Loving Imperfection Reply

by Laurie Bellet

The other afternoon, during ‘open studio’ time, I overheard a delightful conversation between two first grade girls. It went something like this:

Child 1 – “My Mom drew me such a good castle. She didn’t think it was good but I think she is a great draw-er.”
Child 2 – “Why was your Mom drawing for you? Why didn’t you just draw it yourself?”
Child 1 – “I don’t draw very well. My Mom is much better at it.”
Child 2 – “Well, you’ll never get better if you don’t practice. Besides, you are a really good builder, and if you do the drawing yourself, the picture would truly be yours.”

Child 2 had articulated what many of us, as teachers or parents, forget. Children need to actually do their own art work, however flawed it might appear, in order to own and learn from the experience.

Nowadays, there are so many ways that students can turn out “perfect products.” We have die cut shapes that are holiday specific, lovely wood or fabric kits for ritual wares and even velvet or translucent coloring activities. A dedicated teacher could also spend hours cutting proper shapes or perfect Hebrew letters. There is definitely a place for these activities and a time that the product is what you are after. But, we cannot delude ourselves into thinking that prepackaged materials offer a comprehensive learning adventure.

When children are given freedom to innovate their own art or craft activities, the learning opportunities abound.

imperfection.jpgNow, I am not at all suggesting that students should be left to do whatever they please without accountability. No, what I am recommending is, that a teacher carefully consider what elements are important for students to know, what materials they could find inspiring and how the teacher can evaluate what a student has actually learned.

Around Hanukkah, when students come to our school art studio, they find their typical supplies (paints, crayons, assorted papers) as well as Hanukkah self-stick foam shapes, a variety of colorful foils, old greeting cards, holiday themed wood shapes and festive ribbons and yarns. It is up to each student to utilize the materials in a personally meaningful way. It is up to me to link their effort or product to the understanding I want them to demonstrate.

Sometimes a student will make it easy for me. One day last week, a fourth grader was working on a paper-cut design. When finally finished, this youngster, who used to be a frustrated perfectionist, showed me her outcome – a menorah with 3 candles on one side and 4 on the other. Rather than being distressed over her error, she eagerly explained to me that one side of the menorah was for Hanukkah, the other side represented a 7 branched menorah. There was no doubt in my mind about her knowledge! Likewise, a kindergartener had completed a collage of a hanukkiyah. This hanukkiyah featured an overabundance of candles. How easy it would have been for me to correct, or should I say “squelch” this child’s learning opportunity. Yet, this child, too, made assessment a joyous task. She brought me her art and told me, straightforwardly, that her hanukkiyah had 4 too many candles, but that it was just fine! Her statement demonstrated her learning and I could only agree, commenting, “We can all enjoy extra light!”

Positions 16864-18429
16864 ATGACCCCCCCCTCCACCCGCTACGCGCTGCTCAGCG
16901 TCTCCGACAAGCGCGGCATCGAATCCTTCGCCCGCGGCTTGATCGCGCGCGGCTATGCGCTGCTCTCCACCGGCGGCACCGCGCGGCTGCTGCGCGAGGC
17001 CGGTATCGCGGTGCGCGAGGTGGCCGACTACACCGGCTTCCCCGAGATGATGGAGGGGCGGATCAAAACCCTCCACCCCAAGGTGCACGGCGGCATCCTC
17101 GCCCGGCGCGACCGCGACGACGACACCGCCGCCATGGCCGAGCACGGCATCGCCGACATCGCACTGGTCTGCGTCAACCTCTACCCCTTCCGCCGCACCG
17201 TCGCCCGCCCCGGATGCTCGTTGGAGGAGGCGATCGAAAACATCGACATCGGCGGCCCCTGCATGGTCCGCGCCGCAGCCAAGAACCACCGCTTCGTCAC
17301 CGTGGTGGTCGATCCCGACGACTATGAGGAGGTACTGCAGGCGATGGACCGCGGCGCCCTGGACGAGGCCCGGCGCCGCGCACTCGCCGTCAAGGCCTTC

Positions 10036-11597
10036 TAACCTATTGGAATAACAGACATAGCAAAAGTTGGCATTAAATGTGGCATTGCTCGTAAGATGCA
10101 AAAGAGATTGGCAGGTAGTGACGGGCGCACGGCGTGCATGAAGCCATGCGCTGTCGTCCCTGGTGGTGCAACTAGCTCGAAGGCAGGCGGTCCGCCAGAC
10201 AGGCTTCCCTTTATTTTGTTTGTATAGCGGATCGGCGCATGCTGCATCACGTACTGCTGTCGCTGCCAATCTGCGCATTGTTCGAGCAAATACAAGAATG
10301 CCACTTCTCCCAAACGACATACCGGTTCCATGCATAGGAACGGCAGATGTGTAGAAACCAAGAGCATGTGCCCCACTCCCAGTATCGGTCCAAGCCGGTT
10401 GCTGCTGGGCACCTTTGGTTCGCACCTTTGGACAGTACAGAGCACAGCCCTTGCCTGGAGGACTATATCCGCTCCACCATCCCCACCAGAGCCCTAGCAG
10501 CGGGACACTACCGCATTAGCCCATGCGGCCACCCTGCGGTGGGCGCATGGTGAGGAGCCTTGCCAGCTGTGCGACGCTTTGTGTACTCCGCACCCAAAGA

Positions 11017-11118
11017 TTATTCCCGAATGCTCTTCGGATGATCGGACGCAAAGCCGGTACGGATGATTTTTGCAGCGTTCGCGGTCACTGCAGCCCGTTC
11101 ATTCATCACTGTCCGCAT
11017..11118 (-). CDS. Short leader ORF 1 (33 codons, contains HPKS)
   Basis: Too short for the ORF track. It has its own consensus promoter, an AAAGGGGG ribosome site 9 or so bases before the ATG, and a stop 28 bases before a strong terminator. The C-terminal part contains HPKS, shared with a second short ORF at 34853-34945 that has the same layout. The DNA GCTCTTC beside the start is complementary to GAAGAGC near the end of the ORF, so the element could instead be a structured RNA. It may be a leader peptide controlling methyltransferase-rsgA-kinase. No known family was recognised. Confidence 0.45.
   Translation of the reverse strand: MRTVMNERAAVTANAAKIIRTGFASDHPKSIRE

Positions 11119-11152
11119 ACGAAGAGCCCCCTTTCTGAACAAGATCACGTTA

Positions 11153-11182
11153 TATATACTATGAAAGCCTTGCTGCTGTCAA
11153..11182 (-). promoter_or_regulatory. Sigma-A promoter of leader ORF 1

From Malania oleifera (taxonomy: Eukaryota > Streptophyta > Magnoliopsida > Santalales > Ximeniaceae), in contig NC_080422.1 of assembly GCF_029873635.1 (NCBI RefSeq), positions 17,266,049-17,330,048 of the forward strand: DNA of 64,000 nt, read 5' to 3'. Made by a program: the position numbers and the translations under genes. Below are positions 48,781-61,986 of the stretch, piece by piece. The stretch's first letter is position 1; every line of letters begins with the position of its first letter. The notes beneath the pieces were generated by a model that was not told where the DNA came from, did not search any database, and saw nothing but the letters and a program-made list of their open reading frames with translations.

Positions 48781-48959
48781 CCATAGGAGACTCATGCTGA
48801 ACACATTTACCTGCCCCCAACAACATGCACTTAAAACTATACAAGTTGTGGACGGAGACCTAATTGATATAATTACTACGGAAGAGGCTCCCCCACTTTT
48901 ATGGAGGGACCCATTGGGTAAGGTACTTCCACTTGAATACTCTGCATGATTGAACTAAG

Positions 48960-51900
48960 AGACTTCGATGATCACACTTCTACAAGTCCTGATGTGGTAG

I must caution that, despite how simple it may sound, teaching in this fashion does not entail less teacher effort. In fact, it requires more. Instead of taking an hour or so to cut shapes or prepare stencils, teaching “in the moment” demands more background study and requires a teacher to take time to truly consider children’s work. It requires that a teacher ‘check-in’ with every student as they work, to make connections between the activity and the expected learning outcomes. It requires that each student write, dictate, or tape record an ‘artist statement’ to document the artist’s motivation, inspiration or retrospective.

Hanukkah came upon us so quickly this school year. I know that, for some teachers, the holiday crept up without enough time for elaborate planning. When this happens, you can be sure that other holidays will follow suit. As you continue through this school year, rather than spending too much time on tedious material preparation for a class set of projects, think carefully of the learning you hope to stimulate. Determine what special art materials you can add to your standard stock to bring that education from dream to reality. Endow students with the responsibility to create their own outcome for understanding. Honor independent efforts by sitting for a few minutes with every student, listening to what each hopes to demonstrate through art or craft. You can type up the artist statements to display or to send home. Indulge yourself in this kind of authentic, valuable teaching experience. You are too talented an educator to spend your energy cutting out 30 identical dreidels, or anything, shapes!

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